William Forsythe’s A Quiet Evening of Dance is literally quiet: soundtrack from silence to birdsong to baroque dances by Rameau. It makes a cerebral, sometimes funny evening: Forsythe tenderly taking ballet to bits, so he can expose and play with its mechanisms. Produced by Sadler’s Wells, A Quiet Evening is Forsythe’s first full-length programme since he closed The Forsythe Company in 2015.
In that context, Frieze London and Frieze Masters, the sibling art fairs taking place from Thursday to Sunday in Regent’s Park, are notable: women have most of the leadership positions, and they have pushed for female-centric programming at every level. “They’re trying to counter the effects of the male-dominated art market,” says Diana Campbell Betancourt, the curator who is this year in charge of Frieze Projects, the parts of the contemporary-focused Frieze London that extend beyond the traditional dealer booths. “They are leading by example,” Betancourt says.
Performance artist Bryony Kimmings has become known for boldly going where few others would with her provocative, autobiographical social-experiment-cum-theatre shows. From celebrity culture to feminism, depression to cancer, Kimmings fearlessly mines her own experiences for creative ways to tackle our most taboo topics, prompting discussion, outrage, and entertaining in equal measure.
Carlos Acosta is very much loved, but sometimes he tries the patience. This celebration programme shows off the star’s warmth and charisma, but also drags an uneven group of dances, from Christopher Bruce’s Rolling Stones ballet Rooster to Acosta’s own unfortunate Carmen, into the barn-like space of the Royal Albert Hall. A Celebration marks the 30 years of Acosta’s dance career.
In fact, if the BBC ever decides to do a crossover episode, Joanna could do with a friend like Liz from BBC2’s brilliant dark comedy Motherland, whose refreshingly lax advice for a children’s birthday party is to “buy four caterpillar cakes from Asda and put them together to make one big Human Centipede cake, then just let the kids help themselves. “Is he not hot?” Her political aide husband Alistair, played by Ewen Leslie, isn’t much help. It is this deftly handled depiction of parenting that makes The Cry, based on a novel by Helen Fitzgerald, worth watching – not the dramatic abduction to which the first episode is building.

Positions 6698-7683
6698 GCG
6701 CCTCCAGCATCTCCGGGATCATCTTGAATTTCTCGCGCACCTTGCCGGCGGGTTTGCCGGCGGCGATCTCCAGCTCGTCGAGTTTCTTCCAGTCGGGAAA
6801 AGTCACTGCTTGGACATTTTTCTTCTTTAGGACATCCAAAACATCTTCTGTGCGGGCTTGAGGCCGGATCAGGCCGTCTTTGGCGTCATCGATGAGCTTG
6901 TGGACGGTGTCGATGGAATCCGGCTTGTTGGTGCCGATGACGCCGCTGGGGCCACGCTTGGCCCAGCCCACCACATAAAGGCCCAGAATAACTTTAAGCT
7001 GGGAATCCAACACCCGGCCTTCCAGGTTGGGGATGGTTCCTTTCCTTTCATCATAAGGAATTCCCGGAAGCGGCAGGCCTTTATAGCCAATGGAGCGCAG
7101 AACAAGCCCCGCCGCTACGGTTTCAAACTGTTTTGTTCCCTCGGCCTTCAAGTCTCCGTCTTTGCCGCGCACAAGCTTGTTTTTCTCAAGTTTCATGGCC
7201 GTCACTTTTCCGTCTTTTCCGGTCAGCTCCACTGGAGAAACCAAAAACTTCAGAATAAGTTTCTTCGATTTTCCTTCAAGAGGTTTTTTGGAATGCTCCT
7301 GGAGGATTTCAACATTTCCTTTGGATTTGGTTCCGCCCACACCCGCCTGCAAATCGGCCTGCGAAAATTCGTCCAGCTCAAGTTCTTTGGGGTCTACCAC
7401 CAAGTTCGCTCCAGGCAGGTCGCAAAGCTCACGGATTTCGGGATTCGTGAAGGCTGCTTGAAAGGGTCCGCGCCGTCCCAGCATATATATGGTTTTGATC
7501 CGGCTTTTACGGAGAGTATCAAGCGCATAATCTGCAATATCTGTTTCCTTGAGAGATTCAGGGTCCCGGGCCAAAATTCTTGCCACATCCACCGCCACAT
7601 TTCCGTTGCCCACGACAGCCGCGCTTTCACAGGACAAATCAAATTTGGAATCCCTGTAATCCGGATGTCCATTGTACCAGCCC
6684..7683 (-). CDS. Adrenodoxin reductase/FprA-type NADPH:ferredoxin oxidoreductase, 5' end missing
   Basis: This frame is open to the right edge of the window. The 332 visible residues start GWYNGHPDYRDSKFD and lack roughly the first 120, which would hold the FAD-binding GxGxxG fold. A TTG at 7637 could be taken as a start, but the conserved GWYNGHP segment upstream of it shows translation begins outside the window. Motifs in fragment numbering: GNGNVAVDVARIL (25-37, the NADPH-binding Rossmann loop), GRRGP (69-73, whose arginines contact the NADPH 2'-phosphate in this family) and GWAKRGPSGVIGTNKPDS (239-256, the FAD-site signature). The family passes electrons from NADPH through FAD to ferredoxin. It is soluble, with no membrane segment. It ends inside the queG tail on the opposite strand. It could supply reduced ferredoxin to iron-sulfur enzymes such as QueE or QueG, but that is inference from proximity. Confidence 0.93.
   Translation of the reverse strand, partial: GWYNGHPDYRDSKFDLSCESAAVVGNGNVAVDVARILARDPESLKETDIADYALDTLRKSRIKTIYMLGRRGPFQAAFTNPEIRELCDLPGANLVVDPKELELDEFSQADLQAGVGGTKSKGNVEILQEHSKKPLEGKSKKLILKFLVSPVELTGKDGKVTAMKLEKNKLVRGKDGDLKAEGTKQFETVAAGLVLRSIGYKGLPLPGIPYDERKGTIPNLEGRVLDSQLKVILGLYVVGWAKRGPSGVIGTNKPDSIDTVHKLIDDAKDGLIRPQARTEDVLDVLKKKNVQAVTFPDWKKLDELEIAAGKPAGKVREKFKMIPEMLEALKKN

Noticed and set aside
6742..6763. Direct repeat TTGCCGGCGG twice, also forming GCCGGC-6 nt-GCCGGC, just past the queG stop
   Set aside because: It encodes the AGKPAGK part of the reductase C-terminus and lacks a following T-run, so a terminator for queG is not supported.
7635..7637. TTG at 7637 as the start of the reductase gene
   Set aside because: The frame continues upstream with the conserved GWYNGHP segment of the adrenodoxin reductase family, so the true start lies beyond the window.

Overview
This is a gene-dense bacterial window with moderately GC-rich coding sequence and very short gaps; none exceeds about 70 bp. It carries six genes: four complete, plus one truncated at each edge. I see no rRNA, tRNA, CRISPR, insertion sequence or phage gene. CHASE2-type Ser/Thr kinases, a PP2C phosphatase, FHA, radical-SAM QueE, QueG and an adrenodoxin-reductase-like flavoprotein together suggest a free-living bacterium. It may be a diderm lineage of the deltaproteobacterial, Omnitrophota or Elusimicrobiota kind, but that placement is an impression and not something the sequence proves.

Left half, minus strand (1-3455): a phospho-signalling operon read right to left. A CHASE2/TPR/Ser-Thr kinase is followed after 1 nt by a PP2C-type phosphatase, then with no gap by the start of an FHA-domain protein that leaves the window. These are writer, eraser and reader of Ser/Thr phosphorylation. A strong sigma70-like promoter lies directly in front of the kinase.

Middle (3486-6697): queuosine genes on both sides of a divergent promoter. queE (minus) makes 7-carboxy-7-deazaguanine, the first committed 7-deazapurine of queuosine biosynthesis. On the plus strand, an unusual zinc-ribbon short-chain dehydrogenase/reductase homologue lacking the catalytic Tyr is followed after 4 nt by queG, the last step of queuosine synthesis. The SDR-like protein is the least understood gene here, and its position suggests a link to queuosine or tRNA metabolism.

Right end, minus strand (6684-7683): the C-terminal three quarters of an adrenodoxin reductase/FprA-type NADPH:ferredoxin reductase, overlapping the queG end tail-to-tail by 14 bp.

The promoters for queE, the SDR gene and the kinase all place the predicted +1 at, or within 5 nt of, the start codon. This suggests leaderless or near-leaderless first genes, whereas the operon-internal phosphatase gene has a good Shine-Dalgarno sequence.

Each person has been photographed by a group of renowned artists including Nick Waplington, Campbell Addy, Diana Markosian and duo Adam Broomberg and Oliver Chanarin, all of whom have visually reflected the diverse character of the refugee experience in the UK. “We learn the English language in schools back home, but other than that we don’t have much access to British culture – all the movies and TV we consume are American.
David Cross began his comedy career as a standup back home in America, but it’s his role as the terminally awkward Tobias Fünke in sitcom Arrested Development which made him a star on these shores. While his UK-based black comedy series The Increasingly Poor Decisions of Todd Margaret was a cult hit, his latest UK show, the bigamy-themed Bliss, didn’t get a second run on Sky One. Now Cross has returned once again to his standup roots, following his popular Making America Great Again show with new tour Oh Come On. ...
Jamie Lloyd's rolling season of one-act plays by Harold Pinter is admirably ambitious. He's grouped 19 pieces into seven programmes and has assembled a star-studded line-up of acting talent - including Mark Rylance, Penelope Wilton, Janie Dee, Tamsin Greig, Martin Freeman, Michael Gambon and John Simm.
Without action the world is woefully unprepared for the dementia crisis. This World Alzheimer’s Month, leaders around the world are being urged to take urgent action on dementia and unite to ensure better diagnosis, care and awareness. The Alzheimer's Society is a founding member of the Global Alzheimer’s and Dementia Action Alliance, a coalition of NGOs seeking to champion global action on dementia.
Sibling rivalry can, as in the case of the Renaissance painters Giovanni Bellini and Andrea Mantegna, become an inspiration, which leads to greater things. With this alliance, he ingratiated himself into Venice’s most prominent artistic family. A new exhibition, Mantegna and Bellini, at the National Gallery brings these brothers-in-law side by side once again.
You’ll find an installation called “Cleopatra’s Bazaar” in the National Theatre‘s bookshop at the moment. There are (among other things) gilded palm leaves, stuffed birds in exotic hues and an upmarket apron that quotes Enobarbus on the insatiable craving the Egyptian queen arouses: “Other women cloy/The appetites they feed, but she makes hungry/Where most she satisfies”. Simon Godwin’s astute and moving modern-dress production of Antony & Cleopatra succeeds in conveying the cultural differences between Rome and Egypt without ever resorting to the condescension of kitsch.
Ralph Fiennes is playing a man on the downward spiral of his life. From tomorrow, he will bestride the stage of London’s National Theatre as Antony in Shakespeare’s Antony and Cleopatra. At 55, Fiennes clearly has some sympathy with Antony’s concerns, but in many ways his career is thriving as never before, exhibiting a healthy and impressive variety that ranges from playing a demented East End villain in Martin McDonagh’s In Bruges, to a prissy concierge in Wes Anderson’s The Grand Budapest Hotel, to a dance teacher Alexander Pushkin in The White Crow (in Russian), a film about the dancer Rudolf Nureyev, which he also directed.